Sony Dash Review

Sony Dash Review

We mentioned the Sony Dash in the January/February issue of Maximum Tech, but we’re long overdue in presenting a more in-depth look at this Chumby device. If you’re not familiar with the Chumby, check out our previous coverage of the Chumby One and Best Buy’s Infocast.

Sony’s take on the Internet Appliance features a seven-inch, 800-by-480 pixel capacitive touch-screen that’s much larger than the Chumby One, and slightly smaller than the Infocast. As with those devices, it’s capable of connecting to your 802.11b/g wireless network (or your “n” network if you configure your router to permit “g” devices) with up to WPA2 encryption. You can download and install most Chumby apps, including Facebook and Twitter, directly onto the Dash without having to use your PC first. We dig the Dash’s wide-screen display, its small footprint, and the fact that it’s capable of streaming video from Hulu Plus, YouTube, Netflix, and other services.

In addition to streaming Internet video, the Dash can play music from several popular Internet radio services, including Slacker, Pandora, and ShoutCast. But it’s no competition for a Squeezebox Radio in this regard, being limited to playing AAC, MP3, and WMA files (at bit rates up to 192-, 320, and 384Kb/sec, respectively). The built-in stereo speakers are utter crap, but you can plug in headphones or a set of outboard powered speakers to solve that problem.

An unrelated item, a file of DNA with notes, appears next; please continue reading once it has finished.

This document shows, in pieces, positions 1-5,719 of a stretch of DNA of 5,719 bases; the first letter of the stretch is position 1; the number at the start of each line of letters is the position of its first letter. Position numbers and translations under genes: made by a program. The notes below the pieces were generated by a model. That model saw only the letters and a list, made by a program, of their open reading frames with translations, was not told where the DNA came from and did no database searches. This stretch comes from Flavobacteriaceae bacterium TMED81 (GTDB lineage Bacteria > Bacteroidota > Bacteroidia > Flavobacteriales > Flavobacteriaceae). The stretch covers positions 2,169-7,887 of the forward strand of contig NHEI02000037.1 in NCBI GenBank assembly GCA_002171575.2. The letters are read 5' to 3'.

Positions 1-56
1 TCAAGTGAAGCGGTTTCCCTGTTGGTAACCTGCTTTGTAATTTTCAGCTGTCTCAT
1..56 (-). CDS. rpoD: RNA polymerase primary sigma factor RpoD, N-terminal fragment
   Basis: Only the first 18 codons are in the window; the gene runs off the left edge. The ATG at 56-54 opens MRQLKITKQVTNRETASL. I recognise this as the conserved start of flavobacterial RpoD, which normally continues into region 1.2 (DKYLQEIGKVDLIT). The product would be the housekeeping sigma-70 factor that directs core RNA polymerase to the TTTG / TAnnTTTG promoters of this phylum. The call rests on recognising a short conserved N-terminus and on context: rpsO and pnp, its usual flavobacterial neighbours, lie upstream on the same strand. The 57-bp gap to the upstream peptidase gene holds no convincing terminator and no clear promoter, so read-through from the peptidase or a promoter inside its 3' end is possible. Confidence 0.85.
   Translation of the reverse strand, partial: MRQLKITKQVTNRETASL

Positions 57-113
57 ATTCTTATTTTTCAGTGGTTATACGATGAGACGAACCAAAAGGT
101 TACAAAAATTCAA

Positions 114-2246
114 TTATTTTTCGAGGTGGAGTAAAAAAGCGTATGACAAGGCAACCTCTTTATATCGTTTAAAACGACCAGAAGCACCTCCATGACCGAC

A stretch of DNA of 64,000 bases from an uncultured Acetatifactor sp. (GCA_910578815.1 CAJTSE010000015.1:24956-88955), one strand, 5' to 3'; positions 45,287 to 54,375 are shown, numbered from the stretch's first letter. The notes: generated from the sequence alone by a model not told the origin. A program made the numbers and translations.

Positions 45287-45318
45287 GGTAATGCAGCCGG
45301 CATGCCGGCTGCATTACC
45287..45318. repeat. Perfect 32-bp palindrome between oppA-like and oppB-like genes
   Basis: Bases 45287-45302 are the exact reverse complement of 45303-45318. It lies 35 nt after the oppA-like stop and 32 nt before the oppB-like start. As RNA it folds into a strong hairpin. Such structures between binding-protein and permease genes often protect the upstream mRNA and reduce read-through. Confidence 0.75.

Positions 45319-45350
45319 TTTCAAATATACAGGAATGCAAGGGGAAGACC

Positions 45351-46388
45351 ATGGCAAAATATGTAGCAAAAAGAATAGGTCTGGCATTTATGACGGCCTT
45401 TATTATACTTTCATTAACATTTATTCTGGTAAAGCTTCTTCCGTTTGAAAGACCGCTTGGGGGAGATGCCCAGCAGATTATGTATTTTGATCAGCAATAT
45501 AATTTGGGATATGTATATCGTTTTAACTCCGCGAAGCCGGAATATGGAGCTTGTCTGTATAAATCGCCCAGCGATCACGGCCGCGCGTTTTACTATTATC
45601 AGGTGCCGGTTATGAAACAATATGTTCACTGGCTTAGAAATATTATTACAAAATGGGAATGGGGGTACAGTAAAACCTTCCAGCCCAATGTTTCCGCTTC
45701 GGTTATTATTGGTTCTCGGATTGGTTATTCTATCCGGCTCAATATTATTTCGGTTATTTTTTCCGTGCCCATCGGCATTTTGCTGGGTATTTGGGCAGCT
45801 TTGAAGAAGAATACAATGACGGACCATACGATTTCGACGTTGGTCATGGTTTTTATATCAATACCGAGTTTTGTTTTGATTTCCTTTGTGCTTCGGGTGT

The Sony Dash is one of the more elegant looking Chumby devices we've seen, but it lacks a few of the features you'll find in Best Buy's larger--and cheaper--Insignia Infocast. 

Like any good alarm clock, the Dash is equipped with a large snoozebar on its top (this one doubles as a menu button). There’s a set of volume controls right next to that. A rubbery panel on the left side hides the headphone jack and a USB 2.0 port for hosting a USB memory device (the Dash provided enough power to support a 250GB Seagate USB hard drive). Best Buy’s Infocast is much more flexible in terms of its hosting options, since it includes two USB ports, a Compact Flash reader, and a second card reader supporting SD/SDHC, MMC, MS, and xD media.

Given its size, the Dash would make a terrific portable device if only it came with a battery option so you could carry it from one room to another without having to worry about having an electrical outlet nearby. Sony has lopped $50 off the Dash’s original price, bringing it down to $150, but we think Best Buy’s Insignia remains the better buy at its current price of just $100.



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